How to read digital comics (2022 edition)

Black man smiling at something on an iPad

Updated on May 14, 2023

Digital comic sales made up 12.5% of all 2020 comic sales, which is a positive sign. Since I last wrote about digital comics several years ago, there’s been a lot of changes in the digital comics landscape. Thus, I thought I’d write this updated post on how to read digital comics, and what are the best options.

Note the options below are about comics, graphic novels, and manga. I’ve written a separate post about reading webcomics.

Digital comic stores

Comixology main page on Amazon
Comixology main page. (Amazon / screenshot by author)



Since buying Comixology in 2013, Amazon has been a dominant force in the digital comics landscape, just as it dominates the ebook market via Kindle.

Comixology carries nearly all of the major North American comic publishers, plus the major manga publishers. These include the “Big Two” (Marvel, DC Comics), plus Image, Archie, IDW, Boom! Studios, Viz, and others. Comixology also carries single issues, graphic novels, and trade paperbacks.

In February 2022, Amazon fully moved Comixology into the main Kindle section of Amazon’s site. So far, nothing about the switch has been an improvement, and there’ve been a lot of complaints. Several reviews online have listed details of what’s wrong, but basically:

  • Comixology is now just a glorified subcategory of Kindle ebooks. As such, Comixology’s website is now more awkward and clunky to navigate, or even find comics.
  • There’s no dedicated comics web reader. It’s just the Kindle web reader, with no changes made to accommodate comics, save for a guided view option (that blows up each panel, but looks pixelated).
  • The iOS and Android Comixology apps went through some changes, but is still more usable than the desktop and web Kindle apps for reading comics.
  • The DRM-free downloads feature Comixology’s own site had is gone.
  • They’ve reduced or eliminated features for non-American customers. The subscription option for comics has been removed for non-Americans.
  • The Comixology URL is set to redirect to the new site, which has an unwieldy Amazon URL. And even that requires a few clicks to reach (or remember to bookmark in your browser), as there’s no link to Comixology on Amazon’s main page.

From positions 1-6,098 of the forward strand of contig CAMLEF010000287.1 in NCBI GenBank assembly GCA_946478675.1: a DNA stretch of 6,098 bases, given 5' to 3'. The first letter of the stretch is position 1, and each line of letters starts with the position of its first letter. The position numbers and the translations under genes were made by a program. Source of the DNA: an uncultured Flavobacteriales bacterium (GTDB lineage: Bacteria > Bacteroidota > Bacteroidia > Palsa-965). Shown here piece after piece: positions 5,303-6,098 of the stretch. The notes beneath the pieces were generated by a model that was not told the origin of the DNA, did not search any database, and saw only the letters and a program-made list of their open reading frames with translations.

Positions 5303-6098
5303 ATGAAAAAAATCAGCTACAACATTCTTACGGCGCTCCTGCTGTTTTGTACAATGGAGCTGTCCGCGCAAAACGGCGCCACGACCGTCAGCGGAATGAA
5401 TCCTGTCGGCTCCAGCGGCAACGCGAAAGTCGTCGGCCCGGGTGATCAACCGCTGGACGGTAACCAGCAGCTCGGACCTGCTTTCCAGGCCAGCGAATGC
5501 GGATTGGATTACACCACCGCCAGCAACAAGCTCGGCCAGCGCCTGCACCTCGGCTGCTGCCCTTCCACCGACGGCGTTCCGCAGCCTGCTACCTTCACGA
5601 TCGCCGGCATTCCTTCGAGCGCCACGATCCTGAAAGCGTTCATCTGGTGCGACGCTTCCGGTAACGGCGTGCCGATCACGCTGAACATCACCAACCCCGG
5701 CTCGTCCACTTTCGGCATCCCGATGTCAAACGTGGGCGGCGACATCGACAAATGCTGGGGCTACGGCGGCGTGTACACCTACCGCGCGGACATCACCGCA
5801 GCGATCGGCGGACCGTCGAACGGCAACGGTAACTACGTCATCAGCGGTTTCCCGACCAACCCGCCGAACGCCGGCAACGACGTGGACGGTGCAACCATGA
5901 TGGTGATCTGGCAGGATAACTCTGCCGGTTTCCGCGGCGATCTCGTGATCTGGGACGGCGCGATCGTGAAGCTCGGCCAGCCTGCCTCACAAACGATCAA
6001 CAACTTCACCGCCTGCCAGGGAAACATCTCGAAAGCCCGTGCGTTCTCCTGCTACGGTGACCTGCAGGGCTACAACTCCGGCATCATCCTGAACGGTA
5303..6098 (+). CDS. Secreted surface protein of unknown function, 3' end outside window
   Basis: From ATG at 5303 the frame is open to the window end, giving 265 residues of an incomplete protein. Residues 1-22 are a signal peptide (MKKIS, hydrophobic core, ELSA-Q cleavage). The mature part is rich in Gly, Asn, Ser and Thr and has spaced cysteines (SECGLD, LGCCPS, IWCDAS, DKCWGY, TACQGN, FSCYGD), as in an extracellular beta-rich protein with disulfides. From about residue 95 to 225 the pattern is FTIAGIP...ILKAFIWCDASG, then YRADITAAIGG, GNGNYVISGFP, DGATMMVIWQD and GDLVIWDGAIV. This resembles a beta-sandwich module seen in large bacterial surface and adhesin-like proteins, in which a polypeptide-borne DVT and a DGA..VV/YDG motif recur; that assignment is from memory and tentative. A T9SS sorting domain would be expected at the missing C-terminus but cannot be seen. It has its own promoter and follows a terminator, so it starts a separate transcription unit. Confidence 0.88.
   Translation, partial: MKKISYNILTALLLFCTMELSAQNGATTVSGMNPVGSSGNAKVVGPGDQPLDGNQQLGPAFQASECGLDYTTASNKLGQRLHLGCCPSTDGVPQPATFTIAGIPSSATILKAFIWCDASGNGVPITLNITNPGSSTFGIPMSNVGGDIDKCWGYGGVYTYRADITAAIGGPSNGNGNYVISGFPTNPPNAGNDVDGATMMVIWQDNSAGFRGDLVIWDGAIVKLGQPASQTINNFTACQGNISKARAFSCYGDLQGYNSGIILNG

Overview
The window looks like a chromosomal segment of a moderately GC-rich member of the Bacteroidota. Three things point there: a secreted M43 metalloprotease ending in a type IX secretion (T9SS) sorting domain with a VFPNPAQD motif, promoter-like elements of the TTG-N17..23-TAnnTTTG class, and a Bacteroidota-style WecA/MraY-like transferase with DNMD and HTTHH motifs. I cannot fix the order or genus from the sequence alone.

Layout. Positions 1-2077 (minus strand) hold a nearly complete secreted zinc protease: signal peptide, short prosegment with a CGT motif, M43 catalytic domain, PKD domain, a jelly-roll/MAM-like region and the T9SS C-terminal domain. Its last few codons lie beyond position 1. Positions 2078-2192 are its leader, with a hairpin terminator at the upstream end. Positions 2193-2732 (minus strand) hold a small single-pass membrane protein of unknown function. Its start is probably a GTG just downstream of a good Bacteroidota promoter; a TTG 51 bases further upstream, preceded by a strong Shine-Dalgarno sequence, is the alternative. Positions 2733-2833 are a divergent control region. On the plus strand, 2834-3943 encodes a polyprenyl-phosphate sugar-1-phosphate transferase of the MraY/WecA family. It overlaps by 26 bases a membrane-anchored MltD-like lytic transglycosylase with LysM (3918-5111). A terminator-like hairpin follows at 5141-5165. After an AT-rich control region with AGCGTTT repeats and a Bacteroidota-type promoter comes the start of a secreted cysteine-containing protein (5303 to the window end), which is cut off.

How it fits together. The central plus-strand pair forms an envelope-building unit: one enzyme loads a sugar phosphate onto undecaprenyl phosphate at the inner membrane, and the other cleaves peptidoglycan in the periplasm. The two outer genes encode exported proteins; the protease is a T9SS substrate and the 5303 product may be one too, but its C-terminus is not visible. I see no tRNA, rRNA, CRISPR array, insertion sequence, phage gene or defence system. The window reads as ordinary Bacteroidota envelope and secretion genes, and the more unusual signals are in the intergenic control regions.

Overall, it’s not a positive state of affairs for Comixology. Given Amazon is, well, Amazon, there’s little chance they’ll reverse their decision or improve things. (I’d argue Amazon’s main site itself looks cluttered, and is long overdue for an update.)

Google Play Books


Google Play Books sells comics and manga, under a “comics” category. The collection of comics, however, isn’t as complete as on Comixology. DC Comics, IDW, and Image all offer single issues and trades/graphic novels. Marvel, however, is only available as trades.

Fortunately, Google Play Books is also available for iOS devices. I’ll note there’s no guided view option like on Comixology; however, there’s a “bubble zoom” option available for some comics that enlarges speech balloons with a tap.

While it’s not as good as Comixology, Google Play Books might be an option for those looking for an alternative.

Apple Books


Apple offers via Apple Books a similar ebook service as Google Play Books, and that includes comics and manga. DC, IDW, Image, and Archie offer single issues and trades/graphic novels. Marvel, meanwhile, just offers trades.

Apple Books is a possible option for dedicated Apple device users, even if it’s not as thorough a catalog as Comixology. (Like Google Play Books, there’s also no guided view option.) However, Apple Books doesn’t offer an Android app. Non-Apple device users, or those with a mix of devices/operating systems, will want to look into Google Play Books instead.

Humble Bundle


Humble Bundle is a service that offers various video games, digital books, and, yes, comics. The comic selection changes every few weeks, with the books bundled by a publisher, franchise, or theme. The books are available as DRM-free files in several formats (including CBZ, PDF, and EPUB/MOBI).

Customers can pay as little or as much as they want; the minimum is $1, but higher amounts will unlock increased selections. Dynamite, IDW, Image, and others have offered books through Humble Bundle.